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The state bird of Nebraska is the western meadowlark, Sturnella neglecta. This large songbird was adopted as the state bird by a joint resolution of the Nebraska legislature on March 22, 1929. The western meadowlark is a common sight in the prairies and grasslands of North America. It can be readily identified by its yellow neck and chest, which is adorned with a distinctive black 'V'. The state bird of Nebraska is also prized for its flute-like, varied and multi-note song.
At maturity, the western meadowlark is about 8-11 inches (about 20-28 cm) in length and weighs about 3-4 ounces (about 85-113 g). The state bird of Nebraska has a long, sharply pointed bill, long legs and a short tail. Its head has black and white stripes, while the wings are mainly light brown with black markings. The cheek, neck and chest are all bright yellow, with a black 'V' highlighting the chest. Along its flanks, the western meadowlark's feathers are white with black markings.
Its nests are generally made from dried grass, built at ground level, and are woven into the vegetation of grasslands and untilled fields. The western meadowlark usually provides at least a partial grass covering for its nest, though some are completely enclosed and have a long entrance tunnel. Three to seven spotted white eggs are laid at a time and have an incubation period of around two weeks. The male usually has more than one mate at a time and plays a less involved role than the female in caring for the hatchlings.
The state bird of Nebraska is a ground forager and is particularly adapted to life on the prairie. It generally feeds off the surface, but can probe beneath with its long, sharp bill. This bird is omnivorous, though the majority of its diet consists of insects, worms and snails. Grain and weed seeds make up the remainder. In the winter months, feeding in flocks is common.
Natural predators of the western meadowlark include hawks, crows, coyotes and raccoons. Nesting in areas of high agricultural activity poses some threat to the state bird of Nebraska as well. A small decline in its population has been noted; however, the bird's numbers remain abundant throughout its natural range. The International Union for Conservation of Nature and Natural Resources (IUCN) considers the western meadowlark to be a species at little risk of extinction, placing it in the category of least concern.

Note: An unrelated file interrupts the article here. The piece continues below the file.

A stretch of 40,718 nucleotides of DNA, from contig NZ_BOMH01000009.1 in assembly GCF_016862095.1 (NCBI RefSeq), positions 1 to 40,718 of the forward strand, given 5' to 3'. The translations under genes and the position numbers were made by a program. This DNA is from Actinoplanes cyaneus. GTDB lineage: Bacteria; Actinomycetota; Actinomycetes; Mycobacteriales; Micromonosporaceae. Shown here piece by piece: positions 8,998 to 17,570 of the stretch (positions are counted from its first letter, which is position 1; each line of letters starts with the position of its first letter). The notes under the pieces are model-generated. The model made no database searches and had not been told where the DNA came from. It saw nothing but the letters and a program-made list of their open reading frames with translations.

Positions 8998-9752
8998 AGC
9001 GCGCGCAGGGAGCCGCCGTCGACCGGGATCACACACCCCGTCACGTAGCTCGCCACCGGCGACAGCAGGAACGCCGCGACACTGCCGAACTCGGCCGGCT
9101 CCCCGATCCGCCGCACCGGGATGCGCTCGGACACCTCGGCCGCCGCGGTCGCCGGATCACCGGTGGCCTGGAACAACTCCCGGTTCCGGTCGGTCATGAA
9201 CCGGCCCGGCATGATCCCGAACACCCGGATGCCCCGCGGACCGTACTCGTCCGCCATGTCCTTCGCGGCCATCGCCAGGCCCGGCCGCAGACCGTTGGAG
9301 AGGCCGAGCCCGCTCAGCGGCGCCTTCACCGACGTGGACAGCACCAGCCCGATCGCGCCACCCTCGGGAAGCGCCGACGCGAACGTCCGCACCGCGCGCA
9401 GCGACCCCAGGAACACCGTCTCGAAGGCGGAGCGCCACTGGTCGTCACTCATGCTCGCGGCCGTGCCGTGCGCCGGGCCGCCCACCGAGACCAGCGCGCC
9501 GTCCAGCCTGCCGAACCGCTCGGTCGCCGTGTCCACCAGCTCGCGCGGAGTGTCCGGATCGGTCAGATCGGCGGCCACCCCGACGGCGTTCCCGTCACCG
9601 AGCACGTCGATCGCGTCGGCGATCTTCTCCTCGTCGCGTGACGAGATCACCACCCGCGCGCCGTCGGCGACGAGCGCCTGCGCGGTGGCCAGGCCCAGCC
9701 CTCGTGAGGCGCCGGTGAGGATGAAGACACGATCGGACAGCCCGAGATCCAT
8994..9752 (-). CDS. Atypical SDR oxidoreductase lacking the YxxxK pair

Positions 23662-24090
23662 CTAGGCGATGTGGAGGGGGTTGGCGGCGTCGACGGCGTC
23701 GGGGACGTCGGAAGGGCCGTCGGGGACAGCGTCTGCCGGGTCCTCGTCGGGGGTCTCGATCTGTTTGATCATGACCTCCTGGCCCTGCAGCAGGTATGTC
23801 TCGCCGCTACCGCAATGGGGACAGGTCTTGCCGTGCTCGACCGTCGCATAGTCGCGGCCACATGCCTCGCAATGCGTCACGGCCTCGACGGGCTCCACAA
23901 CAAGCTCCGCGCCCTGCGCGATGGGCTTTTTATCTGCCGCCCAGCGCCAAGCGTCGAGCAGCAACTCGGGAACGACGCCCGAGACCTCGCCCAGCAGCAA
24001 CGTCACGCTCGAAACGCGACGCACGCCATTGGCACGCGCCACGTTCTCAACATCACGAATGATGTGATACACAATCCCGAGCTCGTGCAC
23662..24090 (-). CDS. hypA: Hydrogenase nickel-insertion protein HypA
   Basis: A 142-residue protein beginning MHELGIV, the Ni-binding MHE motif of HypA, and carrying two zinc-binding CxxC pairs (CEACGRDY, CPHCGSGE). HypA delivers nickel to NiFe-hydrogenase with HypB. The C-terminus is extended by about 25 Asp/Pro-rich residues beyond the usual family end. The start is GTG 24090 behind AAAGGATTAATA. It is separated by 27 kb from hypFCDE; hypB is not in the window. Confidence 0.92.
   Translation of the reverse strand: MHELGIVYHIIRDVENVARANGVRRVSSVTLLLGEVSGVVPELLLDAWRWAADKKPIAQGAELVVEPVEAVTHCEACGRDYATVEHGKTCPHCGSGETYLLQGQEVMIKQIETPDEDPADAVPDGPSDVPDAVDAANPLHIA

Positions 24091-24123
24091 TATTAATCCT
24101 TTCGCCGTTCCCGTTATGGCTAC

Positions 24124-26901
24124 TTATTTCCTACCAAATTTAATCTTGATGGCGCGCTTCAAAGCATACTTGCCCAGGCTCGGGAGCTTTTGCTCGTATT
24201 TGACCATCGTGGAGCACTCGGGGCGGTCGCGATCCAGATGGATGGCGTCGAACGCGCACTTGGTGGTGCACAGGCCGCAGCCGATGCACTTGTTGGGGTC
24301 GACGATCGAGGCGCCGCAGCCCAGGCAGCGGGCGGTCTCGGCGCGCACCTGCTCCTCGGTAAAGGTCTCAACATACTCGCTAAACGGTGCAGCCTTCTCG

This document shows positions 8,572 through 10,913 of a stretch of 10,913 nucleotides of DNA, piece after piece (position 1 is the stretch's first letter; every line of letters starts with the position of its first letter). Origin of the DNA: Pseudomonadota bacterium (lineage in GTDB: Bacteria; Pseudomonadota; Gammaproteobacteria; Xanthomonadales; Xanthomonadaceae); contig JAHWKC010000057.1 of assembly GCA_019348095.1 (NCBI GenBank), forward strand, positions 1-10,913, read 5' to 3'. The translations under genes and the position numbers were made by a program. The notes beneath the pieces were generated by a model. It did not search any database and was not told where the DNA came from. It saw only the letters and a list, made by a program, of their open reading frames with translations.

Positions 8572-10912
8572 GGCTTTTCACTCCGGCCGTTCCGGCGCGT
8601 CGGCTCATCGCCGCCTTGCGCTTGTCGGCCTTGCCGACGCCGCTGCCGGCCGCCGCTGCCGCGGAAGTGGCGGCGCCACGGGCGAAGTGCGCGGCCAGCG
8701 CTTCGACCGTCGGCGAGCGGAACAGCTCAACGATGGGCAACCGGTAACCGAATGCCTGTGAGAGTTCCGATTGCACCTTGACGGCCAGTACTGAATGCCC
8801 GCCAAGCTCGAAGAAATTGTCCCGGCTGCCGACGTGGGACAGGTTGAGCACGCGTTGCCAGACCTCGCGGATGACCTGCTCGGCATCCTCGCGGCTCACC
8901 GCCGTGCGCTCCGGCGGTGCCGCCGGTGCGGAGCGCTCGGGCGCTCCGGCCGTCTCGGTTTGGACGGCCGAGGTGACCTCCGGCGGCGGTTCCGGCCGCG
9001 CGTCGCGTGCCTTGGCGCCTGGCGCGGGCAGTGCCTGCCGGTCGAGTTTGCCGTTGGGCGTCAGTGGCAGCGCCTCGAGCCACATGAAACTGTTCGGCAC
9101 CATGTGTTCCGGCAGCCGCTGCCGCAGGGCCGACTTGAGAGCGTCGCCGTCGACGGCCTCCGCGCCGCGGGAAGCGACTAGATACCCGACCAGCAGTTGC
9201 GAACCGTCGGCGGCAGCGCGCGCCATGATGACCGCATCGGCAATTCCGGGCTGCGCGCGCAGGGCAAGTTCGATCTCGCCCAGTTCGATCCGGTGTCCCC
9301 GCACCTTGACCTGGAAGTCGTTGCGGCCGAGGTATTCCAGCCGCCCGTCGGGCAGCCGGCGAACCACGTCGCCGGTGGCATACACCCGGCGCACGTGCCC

I have never lived in Nebraska, but pass through it every year on my way to Colorado.
I do happen to know a couple facts about Nebraska that I have learned along the way.
We raise honeybees, and I know that the honeybee happens to be the state insect. I also know the Nebraska state flower is the Goldenrod.
If you know much about honeybees, you know this is one flower they really love. It comes in bloom later in the season, and makes for a darker honey than something like clover which is in bloom earlier in the year.
Knowing a few facts about the different states I visit is something I enjoy learning. It gives me a quick idea of what that state is about.
I have lived in Nebraska most of my life, and see no shortage of this bird - especially in the spring.
It is not uncommon to see these birds on fence posts and bushes in your backyard, and even along the highways.
Even though they are a small bird, the males can be quite territorial in the spring. I have seen a few meadowlark fights between two males trying to define their territory.
The Nebraska state tree is the Cottonwood, and I have several of these on my property. There are many times I have seen meadowlarks in the Cottonwood trees when I have been working outside.
It makes sense these are the state bird and tree, as they seem to be plentiful where I live.
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